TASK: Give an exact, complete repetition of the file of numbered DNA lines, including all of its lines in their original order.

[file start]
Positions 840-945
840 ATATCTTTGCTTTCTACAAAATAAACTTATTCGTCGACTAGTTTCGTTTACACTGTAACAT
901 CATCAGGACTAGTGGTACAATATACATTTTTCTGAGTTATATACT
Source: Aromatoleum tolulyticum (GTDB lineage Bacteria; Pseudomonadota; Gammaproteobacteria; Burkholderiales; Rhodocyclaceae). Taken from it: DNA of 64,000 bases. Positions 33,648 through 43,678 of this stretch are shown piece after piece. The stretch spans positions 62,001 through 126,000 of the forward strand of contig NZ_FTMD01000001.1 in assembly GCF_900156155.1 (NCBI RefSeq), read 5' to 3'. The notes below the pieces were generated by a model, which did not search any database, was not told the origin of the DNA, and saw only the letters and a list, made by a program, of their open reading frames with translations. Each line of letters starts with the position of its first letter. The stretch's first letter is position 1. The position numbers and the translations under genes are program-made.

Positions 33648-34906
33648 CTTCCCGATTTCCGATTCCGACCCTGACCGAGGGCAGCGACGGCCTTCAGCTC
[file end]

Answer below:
Positions 840-945
840 ATATCTTTGCTTTCTACAAAATAAACTTATTCGTCGACTAGTTTCGTTTACACTGTAACAT
901 CATCAGGACTAGTGGTACAATATACATTTTTCTGAGTTATATACT
Source: Aromatoleum tolulyticum (GTDB lineage Bacteria; Pseudomonadota; Gammaproteobacteria; Burkholderiales; Rhodocyclaceae). Taken from it: DNA of 64,000 bases. Positions 33,648 through 43,678 of this stretch are shown piece after piece. The stretch spans positions 62,001 through 126,000 of the forward strand of contig NZ_FTMD01000001.1 in assembly GCF_900156155.1 (NCBI RefSeq), read 5' to 3'. The notes below the pieces were generated by a model, which did not search any database, was not told the origin of the DNA, and saw only the letters and a list, made by a program, of their open reading frames with translations. Each line of letters starts with the position of its first letter. The stretch's first letter is position 1. The position numbers and the translations under genes are program-made.

Positions 33648-34906
33648 CTTCCCGATTTCCGATTCCGACCCTGACCGAGGGCAGCGACGGCCTTCAGCTC